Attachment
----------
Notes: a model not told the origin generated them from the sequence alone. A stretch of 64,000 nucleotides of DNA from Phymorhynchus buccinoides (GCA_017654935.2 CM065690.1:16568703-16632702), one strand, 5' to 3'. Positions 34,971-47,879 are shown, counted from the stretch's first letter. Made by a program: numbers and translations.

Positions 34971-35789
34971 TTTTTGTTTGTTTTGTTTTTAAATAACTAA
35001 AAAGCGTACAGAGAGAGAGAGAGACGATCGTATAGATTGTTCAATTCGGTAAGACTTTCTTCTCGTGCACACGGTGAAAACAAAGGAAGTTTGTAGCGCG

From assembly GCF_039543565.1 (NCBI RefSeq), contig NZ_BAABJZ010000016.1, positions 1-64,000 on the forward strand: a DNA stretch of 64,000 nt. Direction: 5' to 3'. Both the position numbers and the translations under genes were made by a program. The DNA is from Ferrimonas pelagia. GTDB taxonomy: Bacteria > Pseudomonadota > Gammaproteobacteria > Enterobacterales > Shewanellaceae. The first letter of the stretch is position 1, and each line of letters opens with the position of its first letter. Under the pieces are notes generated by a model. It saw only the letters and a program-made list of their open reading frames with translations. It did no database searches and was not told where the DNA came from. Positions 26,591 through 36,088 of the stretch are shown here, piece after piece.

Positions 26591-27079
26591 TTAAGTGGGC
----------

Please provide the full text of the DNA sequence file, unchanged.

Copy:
Notes: a model not told the origin generated them from the sequence alone. A stretch of 64,000 nucleotides of DNA from Phymorhynchus buccinoides (GCA_017654935.2 CM065690.1:16568703-16632702), one strand, 5' to 3'. Positions 34,971-47,879 are shown, counted from the stretch's first letter. Made by a program: numbers and translations.

Positions 34971-35789
34971 TTTTTGTTTGTTTTGTTTTTAAATAACTAA
35001 AAAGCGTACAGAGAGAGAGAGAGACGATCGTATAGATTGTTCAATTCGGTAAGACTTTCTTCTCGTGCACACGGTGAAAACAAAGGAAGTTTGTAGCGCG

From assembly GCF_039543565.1 (NCBI RefSeq), contig NZ_BAABJZ010000016.1, positions 1-64,000 on the forward strand: a DNA stretch of 64,000 nt. Direction: 5' to 3'. Both the position numbers and the translations under genes were made by a program. The DNA is from Ferrimonas pelagia. GTDB taxonomy: Bacteria > Pseudomonadota > Gammaproteobacteria > Enterobacterales > Shewanellaceae. The first letter of the stretch is position 1, and each line of letters opens with the position of its first letter. Under the pieces are notes generated by a model. It saw only the letters and a program-made list of their open reading frames with translations. It did no database searches and was not told where the DNA came from. Positions 26,591 through 36,088 of the stretch are shown here, piece after piece.

Positions 26591-27079
26591 TTAAGTGGGC